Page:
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A Guide to LIBOR vs Prime Rate

Comparing and Explaining Prime Rate vs LIBOR
Lauren Ward

Lauren Ward

Updated June 17, 2022
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Both the U.S. prime rate and LIBOR are benchmark interest rates that play a role in what banks charge their customers for loans. However, there are some key differences between these two indexes.The prime rate is set by each bank and is tied to the U.S. Federal Funds Rate. While the prime rate is variable, it may remain fixed for long periods of time. LIBOR (London Interbank Offered Rate), on the other hand, is an interest rate average based on what leading banks in London say they would charge for a short-term interbank loan. LIBOR changes daily and reacts to current market events.Another key difference: Prime rate isn’t going anywhere, but LIBOR is now being phased out and will eventually be replaced by SOFR (Secured Overnight Financing Rate) in the U.S. In the meantime, here’s what you need to know about LIBOR vs. prime rate, how these rates are set, and how they affect the cost of borrowing for consumers and small businesses. 

What Is LIBOR?

LIBOR has long been a key benchmark for setting the interest rates charged on adjustable rate loans, mortgages, and corporate debt. One reason for its popularity is that LIBOR makes it easy to calculate rates for upcoming dates. You can get a LIBOR rate for an overnight short-term loan, or you can get a rate for 365 days from now.However, due to numerous scandals and questions around its validity as a benchmark rate, the U.S. has largely shifted away from using LIBOR. Therefore, within the U.S. market, it’s no longer a case of LIBOR vs. prime rate, since there are very few scenarios where U.S. banks are allowed to use LIBOR. By July 2023, LIBOR will be replaced by SOFR.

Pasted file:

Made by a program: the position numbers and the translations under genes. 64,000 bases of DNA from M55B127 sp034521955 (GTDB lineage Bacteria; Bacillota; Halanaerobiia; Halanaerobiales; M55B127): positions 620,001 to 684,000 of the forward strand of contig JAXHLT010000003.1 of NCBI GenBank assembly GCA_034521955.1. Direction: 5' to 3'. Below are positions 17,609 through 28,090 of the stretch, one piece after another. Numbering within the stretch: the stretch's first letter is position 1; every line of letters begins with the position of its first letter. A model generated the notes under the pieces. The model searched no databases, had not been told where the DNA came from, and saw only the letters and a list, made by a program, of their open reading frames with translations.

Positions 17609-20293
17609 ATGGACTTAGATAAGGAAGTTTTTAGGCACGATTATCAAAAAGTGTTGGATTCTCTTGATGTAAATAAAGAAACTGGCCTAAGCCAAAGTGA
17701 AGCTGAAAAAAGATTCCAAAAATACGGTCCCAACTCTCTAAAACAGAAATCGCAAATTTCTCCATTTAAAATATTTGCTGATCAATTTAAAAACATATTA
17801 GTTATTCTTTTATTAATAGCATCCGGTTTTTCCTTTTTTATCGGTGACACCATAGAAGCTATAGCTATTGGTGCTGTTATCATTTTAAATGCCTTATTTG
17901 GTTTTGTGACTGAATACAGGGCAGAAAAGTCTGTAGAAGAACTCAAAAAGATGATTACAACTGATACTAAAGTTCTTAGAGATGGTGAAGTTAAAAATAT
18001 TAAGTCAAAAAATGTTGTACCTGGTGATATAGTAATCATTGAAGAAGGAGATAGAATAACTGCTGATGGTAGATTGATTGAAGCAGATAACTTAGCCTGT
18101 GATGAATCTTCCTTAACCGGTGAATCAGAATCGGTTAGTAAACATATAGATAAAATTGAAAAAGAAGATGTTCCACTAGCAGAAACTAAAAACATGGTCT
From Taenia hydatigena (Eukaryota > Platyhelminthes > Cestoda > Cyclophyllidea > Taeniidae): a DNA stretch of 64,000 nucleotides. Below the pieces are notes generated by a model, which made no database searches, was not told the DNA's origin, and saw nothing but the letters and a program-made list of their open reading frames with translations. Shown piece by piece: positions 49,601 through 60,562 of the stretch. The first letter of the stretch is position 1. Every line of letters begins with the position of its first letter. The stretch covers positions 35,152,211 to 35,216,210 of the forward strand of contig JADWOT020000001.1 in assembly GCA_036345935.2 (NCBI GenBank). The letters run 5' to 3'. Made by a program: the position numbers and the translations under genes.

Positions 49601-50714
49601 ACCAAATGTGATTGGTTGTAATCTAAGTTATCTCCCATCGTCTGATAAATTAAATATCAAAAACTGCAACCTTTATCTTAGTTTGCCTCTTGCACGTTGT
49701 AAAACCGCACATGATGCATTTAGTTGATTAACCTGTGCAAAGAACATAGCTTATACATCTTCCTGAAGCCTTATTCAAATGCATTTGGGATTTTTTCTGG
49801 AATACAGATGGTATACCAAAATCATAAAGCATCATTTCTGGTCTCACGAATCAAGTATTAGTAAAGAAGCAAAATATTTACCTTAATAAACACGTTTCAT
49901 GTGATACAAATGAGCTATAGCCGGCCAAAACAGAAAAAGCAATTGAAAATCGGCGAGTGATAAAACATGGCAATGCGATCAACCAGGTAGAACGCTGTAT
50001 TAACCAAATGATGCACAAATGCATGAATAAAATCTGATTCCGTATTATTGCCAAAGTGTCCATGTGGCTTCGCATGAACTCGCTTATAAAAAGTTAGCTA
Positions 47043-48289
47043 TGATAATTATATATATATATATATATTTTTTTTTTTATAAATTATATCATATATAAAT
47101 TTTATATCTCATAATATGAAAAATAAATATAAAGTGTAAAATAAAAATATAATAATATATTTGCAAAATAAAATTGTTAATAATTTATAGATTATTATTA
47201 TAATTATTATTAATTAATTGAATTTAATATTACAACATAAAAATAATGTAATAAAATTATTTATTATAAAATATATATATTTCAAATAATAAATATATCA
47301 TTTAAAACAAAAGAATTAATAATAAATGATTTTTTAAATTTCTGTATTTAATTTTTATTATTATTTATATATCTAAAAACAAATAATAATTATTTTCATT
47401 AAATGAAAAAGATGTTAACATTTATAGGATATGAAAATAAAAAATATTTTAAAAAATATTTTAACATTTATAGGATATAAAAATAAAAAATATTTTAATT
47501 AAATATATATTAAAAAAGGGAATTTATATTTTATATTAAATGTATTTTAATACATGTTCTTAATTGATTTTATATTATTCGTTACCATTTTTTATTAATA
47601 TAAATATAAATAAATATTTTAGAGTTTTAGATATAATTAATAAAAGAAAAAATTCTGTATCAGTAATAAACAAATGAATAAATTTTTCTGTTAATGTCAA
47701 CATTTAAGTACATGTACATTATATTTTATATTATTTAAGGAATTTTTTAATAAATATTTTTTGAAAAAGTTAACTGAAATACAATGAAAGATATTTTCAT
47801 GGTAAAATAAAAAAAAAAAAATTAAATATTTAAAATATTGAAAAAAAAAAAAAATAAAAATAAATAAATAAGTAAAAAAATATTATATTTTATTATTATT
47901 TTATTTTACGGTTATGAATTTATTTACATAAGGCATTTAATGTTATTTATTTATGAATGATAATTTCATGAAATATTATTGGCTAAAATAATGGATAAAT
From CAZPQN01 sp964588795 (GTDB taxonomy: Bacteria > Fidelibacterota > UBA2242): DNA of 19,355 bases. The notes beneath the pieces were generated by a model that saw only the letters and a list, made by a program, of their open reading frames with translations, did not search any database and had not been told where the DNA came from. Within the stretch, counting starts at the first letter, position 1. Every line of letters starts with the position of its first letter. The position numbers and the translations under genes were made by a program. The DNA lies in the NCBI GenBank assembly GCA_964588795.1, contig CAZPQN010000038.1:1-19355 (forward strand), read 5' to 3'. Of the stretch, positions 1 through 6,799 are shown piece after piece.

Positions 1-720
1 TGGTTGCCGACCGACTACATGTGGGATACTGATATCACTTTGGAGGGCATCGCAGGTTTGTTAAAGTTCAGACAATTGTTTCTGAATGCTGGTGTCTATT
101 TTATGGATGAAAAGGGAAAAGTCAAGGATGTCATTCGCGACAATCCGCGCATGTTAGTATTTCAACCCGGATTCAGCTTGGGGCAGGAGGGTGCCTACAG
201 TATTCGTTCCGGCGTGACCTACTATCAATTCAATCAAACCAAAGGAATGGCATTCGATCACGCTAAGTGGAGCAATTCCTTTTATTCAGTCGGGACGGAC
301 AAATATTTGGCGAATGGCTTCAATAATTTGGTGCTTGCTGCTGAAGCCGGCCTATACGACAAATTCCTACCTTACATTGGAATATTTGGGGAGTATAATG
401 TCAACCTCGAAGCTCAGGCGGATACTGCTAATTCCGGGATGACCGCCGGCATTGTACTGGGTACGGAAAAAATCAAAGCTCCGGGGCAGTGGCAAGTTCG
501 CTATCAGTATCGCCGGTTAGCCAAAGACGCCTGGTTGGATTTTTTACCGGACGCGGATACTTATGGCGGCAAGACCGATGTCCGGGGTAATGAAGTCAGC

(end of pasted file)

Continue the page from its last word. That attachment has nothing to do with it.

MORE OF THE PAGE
How LIBOR Is Calculated

Every day, the Intercontinental Exchange (ICE) asks roughly 18 global banks at what rate they would charge for a loan in a specific currency and a specific maturity. Those currencies include: 
  • Euro 
  • Japanese yen
  • Pound sterling
  • Swiss franc 
  • U.S. Dollar
For each currency, the top 25% and the bottom 25% are removed. The remaining rates are averaged. This is done for each maturity, which includes:
  • Overnight
  • One week
  • One month
  • Two months
  • Three months
  • Six months
  • One year
In total, there are 35 LIBOR rates published everyday. This is one of the biggest differences between prime rate vs. LIBOR. LIBOR is calculated daily and for multiple currencies, while prime rate is not. 

What LIBOR Is Used For